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Star Wars: The Old Republic roll-out avoids digital gridlock

Thu 15 Dec 2011 11:02am GMT / 6:02am EST / 3:02am PST
Online

Number of servers begin to reach capacity ahead of official launch

EA BioWare

BioWare develops high quality console, PC and online role-playing games, focused on rich stories, unforgettable...

bioware.com

Servers for EA and BioWare's Star Wars: The Old Republic are beginning to reach capacity as the company manages a steady digital roll-out ahead of the official launch on December 20.

BioWare begun early access to the highly-anticipated game this week for those who had pre-ordered the game, with EA putting 106 servers in operation - 64 in the US and 42 in Europe. Blizzard's World of Warcraft has 491 operational servers across those regions.

As of last night, three servers in the US were at 'full' capacity, five were classified as 'very heavy', 27 as 'heavy', 29 at 'standard' capacity, with none classified as 'light', according to analyst firm Cowen & Company. Some users have reported short queuing to access the game.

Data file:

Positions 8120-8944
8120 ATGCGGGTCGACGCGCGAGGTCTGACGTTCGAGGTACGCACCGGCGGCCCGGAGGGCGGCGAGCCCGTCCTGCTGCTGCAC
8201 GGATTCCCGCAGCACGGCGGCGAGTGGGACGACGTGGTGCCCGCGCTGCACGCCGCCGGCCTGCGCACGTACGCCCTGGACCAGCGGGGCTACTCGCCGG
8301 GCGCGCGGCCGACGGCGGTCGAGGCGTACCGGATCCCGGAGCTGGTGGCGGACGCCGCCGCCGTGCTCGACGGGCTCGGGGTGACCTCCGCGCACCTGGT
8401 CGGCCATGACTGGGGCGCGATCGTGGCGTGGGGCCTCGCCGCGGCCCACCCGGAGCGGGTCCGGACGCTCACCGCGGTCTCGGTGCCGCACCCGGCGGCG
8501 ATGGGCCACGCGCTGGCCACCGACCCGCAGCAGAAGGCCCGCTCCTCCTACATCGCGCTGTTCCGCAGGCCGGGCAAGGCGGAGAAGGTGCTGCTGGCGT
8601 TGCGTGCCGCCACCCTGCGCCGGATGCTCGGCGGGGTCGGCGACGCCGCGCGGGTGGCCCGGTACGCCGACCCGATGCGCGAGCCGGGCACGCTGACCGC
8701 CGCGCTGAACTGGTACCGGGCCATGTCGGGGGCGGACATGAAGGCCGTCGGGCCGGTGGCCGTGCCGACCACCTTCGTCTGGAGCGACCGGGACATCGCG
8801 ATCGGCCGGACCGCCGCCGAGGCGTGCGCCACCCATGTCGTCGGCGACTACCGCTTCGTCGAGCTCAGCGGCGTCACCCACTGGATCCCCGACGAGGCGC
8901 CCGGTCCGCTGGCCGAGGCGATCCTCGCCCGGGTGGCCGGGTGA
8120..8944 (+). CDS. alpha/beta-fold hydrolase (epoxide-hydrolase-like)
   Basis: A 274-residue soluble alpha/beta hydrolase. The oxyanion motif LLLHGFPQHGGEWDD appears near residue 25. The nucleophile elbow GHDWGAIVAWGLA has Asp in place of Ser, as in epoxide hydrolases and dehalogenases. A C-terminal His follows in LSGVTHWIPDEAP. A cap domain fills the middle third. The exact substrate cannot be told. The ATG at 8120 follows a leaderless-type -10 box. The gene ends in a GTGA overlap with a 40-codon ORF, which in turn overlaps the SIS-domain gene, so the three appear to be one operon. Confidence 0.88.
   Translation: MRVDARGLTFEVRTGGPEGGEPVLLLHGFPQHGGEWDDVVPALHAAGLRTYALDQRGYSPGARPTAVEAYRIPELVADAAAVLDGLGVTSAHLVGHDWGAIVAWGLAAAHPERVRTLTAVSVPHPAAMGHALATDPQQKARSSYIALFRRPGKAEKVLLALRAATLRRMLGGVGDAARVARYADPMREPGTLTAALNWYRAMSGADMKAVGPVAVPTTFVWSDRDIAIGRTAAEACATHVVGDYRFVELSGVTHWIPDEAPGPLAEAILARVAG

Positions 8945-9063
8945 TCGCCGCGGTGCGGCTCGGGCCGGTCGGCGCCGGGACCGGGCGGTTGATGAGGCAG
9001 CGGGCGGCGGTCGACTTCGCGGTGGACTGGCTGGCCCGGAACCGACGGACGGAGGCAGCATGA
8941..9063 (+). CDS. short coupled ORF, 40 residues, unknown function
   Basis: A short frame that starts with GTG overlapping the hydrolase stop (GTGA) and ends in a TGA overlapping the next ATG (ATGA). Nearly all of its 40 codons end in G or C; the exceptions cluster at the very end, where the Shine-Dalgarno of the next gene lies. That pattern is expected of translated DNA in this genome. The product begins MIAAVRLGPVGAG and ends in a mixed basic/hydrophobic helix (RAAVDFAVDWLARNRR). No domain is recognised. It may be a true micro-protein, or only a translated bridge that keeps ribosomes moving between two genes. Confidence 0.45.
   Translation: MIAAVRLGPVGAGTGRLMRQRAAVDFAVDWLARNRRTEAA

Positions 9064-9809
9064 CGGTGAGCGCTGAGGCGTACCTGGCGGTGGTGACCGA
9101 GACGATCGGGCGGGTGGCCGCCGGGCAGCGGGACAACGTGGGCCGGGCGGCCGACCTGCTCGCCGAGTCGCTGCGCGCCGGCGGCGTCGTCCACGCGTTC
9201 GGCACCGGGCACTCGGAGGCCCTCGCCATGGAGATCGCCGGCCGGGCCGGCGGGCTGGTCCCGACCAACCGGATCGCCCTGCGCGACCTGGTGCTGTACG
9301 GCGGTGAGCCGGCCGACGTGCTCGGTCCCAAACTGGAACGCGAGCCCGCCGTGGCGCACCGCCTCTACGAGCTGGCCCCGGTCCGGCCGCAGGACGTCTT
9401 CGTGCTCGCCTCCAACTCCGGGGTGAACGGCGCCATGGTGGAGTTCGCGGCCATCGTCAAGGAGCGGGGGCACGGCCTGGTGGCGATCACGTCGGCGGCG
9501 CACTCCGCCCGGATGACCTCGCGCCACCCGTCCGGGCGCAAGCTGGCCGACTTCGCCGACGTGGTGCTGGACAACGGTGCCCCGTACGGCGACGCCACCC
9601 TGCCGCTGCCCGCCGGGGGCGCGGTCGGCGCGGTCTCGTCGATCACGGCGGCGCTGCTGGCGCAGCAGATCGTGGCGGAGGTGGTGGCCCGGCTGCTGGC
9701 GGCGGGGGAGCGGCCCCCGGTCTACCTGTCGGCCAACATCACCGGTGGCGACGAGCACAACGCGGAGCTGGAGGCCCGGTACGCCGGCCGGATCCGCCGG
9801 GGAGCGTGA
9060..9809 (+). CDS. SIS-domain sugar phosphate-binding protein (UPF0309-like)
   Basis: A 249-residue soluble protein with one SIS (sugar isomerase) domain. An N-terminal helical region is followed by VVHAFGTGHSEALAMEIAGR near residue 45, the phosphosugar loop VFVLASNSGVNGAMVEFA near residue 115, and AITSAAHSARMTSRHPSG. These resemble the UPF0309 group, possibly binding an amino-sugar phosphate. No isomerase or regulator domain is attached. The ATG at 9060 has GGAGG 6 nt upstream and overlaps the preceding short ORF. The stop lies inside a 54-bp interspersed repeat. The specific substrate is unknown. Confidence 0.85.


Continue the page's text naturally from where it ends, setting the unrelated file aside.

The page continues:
All eyes are on the massively multiplayer online game as Electronic Arts takes on the giants already established in the market, most notably Activision's World of Warcraft but also upstarts like Trion's Rift.

Subscription sign up for the game is expected to be strong - over two million participated in the beta.

Electronic Arts CEO John Riccitiello has suggested that the game can be profitable with as few as half a million subscribers. But that business model is in question with so many high profile MMOs adopting a freemium model this year.

7 Comments

David Spender Lead Programmer

129 54 0.4
The only reason why the subscription business model is in question is because a few pundits say it is. The freemium model creates a much different gameplay environment that over time will attract a different type of user. Subscription and Freemium MMORPGs are not at all equal or to be compared solely on their business model merits.

Posted:2 years ago

#1

Andy Russell Programmer, Blitz Games Studios

8 1 0.1
I don't think the same rules apply to a franchise like Star Wars, with such a massive fan base I think they can get away with whatever payment model they feel like, as long as the game's good of course!

Posted:2 years ago

#2

Chris Gilroy

10 0 0.0
The combination of Star Wars and BioWare gives The Old Republic some serious brand power. They've also got a good product - I was initially underwhelmed during my Beta weekend by how similar it felt to WoW, but it's fun. It may not be a clean break from MMO conventions, but the few deviations from the WoW formula work well and the game as a whole felt pretty polished.

Whether it'll last remains to be seen, mind you, but The Old Republic has a good chance of being successful.

Posted:2 years ago

#3